Under the two-part approach, courts first consider whether the law "imposes a burden on conduct that falls within the scope'' of the Second Amendment. Powell v. Tompkins, 783 F.3d 332, 347 n.9 (1st Cir. 2015); see Kolbe, 849 F.3d at 133. If the answer is no, the analysis ends. If the answer is yes, the next step is to "determine the appropriate form of judicial scrutiny to apply (typically, some form of either intermediate scrutiny or strict scrutiny)" to test the constitutionality of the law. Powell, 783 F.3d at 347 n.9. Under strict scrutiny, "the government must prove that the challenged law is 'narrowly tailored to achieve a compelling governmental interest.'" Kolbe, 849 F.3d at 133 (quoting Abrams v. Johnson, 521 U.S. 74, 82 (1997)). Under intermediate scrutiny, the government must "show that the challenged law 'is reasonably adapted to a substantial governmental interest.'" Id. (quoting United States v. Masciandaro, 638 F.3d 458, 471 (4th Cir. 2011)).

         II. THE CASE AT BAR

         In 1998, four years after the passage of the federal statute banning assault weapons, Massachusetts enacted "An Act Relative to Gun Control in the Commonwealth." 1998 Mass. Acts ch. 180, §§ 1-80 (codified in Mass. Gen. Laws ch. 140 et seq.) (the "Act"). Among other restrictions, the Act proscribes the transfer or possession of assault weapons and large capacity magazines ("LCMs"). Mass. Gen. Laws Ann. ch. 140, § 131M (2018). Though the Act largely was styled after the federal assault weapons ban and initially echoed the federal ban's 2004 expiration date, the Massachusetts Legislature declined to let the Act expire and instead made it permanent in that year.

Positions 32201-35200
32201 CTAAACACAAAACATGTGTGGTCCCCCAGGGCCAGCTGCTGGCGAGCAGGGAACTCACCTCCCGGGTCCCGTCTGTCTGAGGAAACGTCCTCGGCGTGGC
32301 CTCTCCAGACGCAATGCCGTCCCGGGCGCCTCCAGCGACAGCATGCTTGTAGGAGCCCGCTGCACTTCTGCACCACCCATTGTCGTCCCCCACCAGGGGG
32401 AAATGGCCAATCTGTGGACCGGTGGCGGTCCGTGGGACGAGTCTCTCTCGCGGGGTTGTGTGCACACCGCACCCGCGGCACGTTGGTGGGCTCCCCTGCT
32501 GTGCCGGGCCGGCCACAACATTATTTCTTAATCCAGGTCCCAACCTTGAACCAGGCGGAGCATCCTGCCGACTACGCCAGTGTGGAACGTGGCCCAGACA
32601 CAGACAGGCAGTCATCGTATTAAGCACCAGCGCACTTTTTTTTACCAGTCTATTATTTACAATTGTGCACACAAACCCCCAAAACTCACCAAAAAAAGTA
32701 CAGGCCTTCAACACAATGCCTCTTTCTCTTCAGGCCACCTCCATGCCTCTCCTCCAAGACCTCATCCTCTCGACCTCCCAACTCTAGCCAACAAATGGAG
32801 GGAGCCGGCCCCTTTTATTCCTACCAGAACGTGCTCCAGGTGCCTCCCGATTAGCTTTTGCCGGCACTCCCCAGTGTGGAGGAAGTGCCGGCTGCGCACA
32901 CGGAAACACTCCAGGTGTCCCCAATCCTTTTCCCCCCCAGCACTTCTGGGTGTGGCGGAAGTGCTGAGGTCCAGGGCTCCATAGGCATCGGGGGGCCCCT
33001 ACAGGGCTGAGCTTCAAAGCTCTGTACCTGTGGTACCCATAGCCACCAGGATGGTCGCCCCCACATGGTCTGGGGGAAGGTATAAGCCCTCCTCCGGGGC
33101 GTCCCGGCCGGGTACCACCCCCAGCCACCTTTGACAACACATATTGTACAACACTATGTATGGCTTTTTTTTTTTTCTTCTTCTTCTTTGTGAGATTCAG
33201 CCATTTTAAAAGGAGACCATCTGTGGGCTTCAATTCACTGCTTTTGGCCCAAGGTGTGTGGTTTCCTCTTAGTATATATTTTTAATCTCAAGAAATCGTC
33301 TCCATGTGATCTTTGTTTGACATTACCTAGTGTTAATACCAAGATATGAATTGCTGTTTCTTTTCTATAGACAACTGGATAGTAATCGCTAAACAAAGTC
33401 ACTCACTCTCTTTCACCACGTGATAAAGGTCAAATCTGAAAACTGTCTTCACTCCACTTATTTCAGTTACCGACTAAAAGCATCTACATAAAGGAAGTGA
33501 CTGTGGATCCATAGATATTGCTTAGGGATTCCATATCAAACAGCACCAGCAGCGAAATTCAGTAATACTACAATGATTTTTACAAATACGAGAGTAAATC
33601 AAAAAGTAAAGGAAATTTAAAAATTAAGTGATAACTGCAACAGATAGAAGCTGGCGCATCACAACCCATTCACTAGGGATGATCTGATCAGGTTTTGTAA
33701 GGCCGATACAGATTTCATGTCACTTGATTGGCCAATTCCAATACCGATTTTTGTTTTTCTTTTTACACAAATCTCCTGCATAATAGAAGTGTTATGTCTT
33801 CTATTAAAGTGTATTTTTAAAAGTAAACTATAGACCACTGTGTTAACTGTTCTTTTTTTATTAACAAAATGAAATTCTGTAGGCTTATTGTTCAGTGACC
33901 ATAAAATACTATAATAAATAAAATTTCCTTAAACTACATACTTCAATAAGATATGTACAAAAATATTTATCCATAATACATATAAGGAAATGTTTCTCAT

On January 23, 2017, a group comprised of Massachusetts firearm owners, prospective firearm owners, firearm dealers, and a firearm advocacy association (collectively, the "Plaintiffs") filed suit against Charles Baker, the Governor of the Commonwealth of Massachusetts; Maura Healey, the Attorney General of the Commonwealth of Massachusetts (the "Attorney General"); Daniel Bennett, the Secretary of the Executive Office of Public Safety and Security; Colonel Richard McKeon, the Superintendent of the Massachusetts State Police; and the Massachusetts State Police (collectively, the "Defendants").[2]